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A speed test between quantum and classical computers has ended in a draw. New research suggests the commercial quantum computer sold by Canadian company D-Wave Systems isn’t faster than the PC on your desk.

In theory a quantum computer, which uses the quirks of quantum mechanics to perform calculations, should leave today’s most powerful machines in the algorithmic dust. A classical computer encodes data as familiar zeros and ones, known as bits. A quantum computer, on the other hand, uses subatomic particles known as qubits that can be zero, one, or a simultaneous superposition of the two. This should technically allow a quantum computer to test a huge number of possibilities at the same time. Just how much faster a quantum computer is able to run through a problem than a classical computer is known as “quantum speedup.”

Since 2011, D-Wave has been selling a commercial product that uses a particular architecture known as adiabatic quantum computing to perform calculations. So far, many researchers are skeptical of just how much of an advantage the product gives over other computers. But earlier this year, a team at Google and NASA raced one of D-Wave’s machines against several off-the-shelf algorithms and found that the quantum product was about 35,500 times quicker than the classical solvers.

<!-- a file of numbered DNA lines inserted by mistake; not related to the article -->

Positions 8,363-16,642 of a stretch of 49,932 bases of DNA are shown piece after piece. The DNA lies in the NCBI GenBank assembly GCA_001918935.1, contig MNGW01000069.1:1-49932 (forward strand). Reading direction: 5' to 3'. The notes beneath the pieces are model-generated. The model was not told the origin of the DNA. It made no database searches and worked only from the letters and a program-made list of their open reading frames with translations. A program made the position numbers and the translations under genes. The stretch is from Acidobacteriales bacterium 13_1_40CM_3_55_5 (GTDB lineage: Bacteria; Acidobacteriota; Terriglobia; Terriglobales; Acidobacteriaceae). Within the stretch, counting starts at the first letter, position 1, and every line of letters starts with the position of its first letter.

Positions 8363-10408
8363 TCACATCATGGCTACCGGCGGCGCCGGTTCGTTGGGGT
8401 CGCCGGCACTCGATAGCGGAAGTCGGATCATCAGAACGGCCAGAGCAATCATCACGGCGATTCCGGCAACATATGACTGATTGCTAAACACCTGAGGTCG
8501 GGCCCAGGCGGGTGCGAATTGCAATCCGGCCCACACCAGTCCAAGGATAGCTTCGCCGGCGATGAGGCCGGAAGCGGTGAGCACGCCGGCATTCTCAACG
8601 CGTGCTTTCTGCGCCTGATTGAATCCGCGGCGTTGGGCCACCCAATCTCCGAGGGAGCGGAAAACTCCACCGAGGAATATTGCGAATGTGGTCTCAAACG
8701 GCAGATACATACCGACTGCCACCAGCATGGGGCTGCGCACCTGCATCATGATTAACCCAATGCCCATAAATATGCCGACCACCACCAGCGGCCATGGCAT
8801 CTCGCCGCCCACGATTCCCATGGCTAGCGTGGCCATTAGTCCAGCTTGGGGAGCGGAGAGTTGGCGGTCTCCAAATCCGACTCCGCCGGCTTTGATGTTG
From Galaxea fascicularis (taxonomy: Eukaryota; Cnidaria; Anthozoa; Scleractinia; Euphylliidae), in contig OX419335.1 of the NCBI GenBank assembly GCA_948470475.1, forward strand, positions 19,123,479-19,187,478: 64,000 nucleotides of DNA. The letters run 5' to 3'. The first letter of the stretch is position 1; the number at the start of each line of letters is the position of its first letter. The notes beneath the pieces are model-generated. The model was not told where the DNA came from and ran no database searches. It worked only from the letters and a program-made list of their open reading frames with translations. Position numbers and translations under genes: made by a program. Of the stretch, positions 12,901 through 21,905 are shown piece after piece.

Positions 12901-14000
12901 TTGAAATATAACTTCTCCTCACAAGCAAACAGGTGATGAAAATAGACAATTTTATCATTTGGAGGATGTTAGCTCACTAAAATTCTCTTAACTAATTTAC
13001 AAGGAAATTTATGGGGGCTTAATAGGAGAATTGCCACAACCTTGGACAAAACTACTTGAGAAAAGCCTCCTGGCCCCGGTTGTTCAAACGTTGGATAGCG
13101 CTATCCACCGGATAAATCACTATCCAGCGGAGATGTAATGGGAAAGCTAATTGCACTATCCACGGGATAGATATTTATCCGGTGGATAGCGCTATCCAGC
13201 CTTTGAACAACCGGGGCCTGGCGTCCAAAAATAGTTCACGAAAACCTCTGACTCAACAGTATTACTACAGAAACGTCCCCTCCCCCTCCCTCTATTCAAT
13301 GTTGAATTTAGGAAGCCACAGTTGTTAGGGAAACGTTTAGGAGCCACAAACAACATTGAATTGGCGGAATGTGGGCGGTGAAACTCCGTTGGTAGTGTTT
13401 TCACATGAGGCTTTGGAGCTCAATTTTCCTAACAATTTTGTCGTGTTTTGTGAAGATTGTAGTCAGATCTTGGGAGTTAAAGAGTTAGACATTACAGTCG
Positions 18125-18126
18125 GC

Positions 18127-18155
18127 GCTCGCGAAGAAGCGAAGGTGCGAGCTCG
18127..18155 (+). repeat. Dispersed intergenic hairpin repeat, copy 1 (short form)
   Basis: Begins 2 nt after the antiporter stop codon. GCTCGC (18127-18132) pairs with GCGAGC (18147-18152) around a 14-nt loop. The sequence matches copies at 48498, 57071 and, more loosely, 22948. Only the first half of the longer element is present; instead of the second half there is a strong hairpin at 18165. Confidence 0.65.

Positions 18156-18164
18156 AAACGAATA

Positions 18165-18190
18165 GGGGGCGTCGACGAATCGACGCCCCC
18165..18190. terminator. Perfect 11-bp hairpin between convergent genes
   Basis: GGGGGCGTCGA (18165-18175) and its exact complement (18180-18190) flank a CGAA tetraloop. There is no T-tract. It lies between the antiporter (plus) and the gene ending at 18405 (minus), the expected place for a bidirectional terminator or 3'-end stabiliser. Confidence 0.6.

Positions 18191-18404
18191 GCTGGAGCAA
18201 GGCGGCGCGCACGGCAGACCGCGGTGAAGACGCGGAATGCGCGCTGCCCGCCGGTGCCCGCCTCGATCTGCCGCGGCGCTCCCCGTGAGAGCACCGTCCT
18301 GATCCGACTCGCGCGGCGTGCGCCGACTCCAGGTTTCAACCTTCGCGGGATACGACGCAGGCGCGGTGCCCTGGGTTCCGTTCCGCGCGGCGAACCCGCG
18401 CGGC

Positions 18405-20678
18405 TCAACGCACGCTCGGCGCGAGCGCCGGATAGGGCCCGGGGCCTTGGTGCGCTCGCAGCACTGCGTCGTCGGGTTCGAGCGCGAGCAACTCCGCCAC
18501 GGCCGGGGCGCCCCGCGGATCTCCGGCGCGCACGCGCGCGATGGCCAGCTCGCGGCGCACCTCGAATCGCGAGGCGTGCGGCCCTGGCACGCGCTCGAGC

Not so fast. Google’s test wasn’t exactly a one-to-one comparison because the off-the-shelf products were not optimized to solve these particular problems. Another team has also been testing D-Wave’s machine against regular old computers, running optimization algorithms on both that fairly matched their abilities.

“We found no evidence of quantum speedup,” said physicist Matthias Troyer of the Swiss Federal Institute of Technology in Zurich, Switzerland, co-author of a paper that appeared today in Science. “When we looked at all problems, the machine worked the same as a classical computer.”

And the controversycontinues. To read more, click here.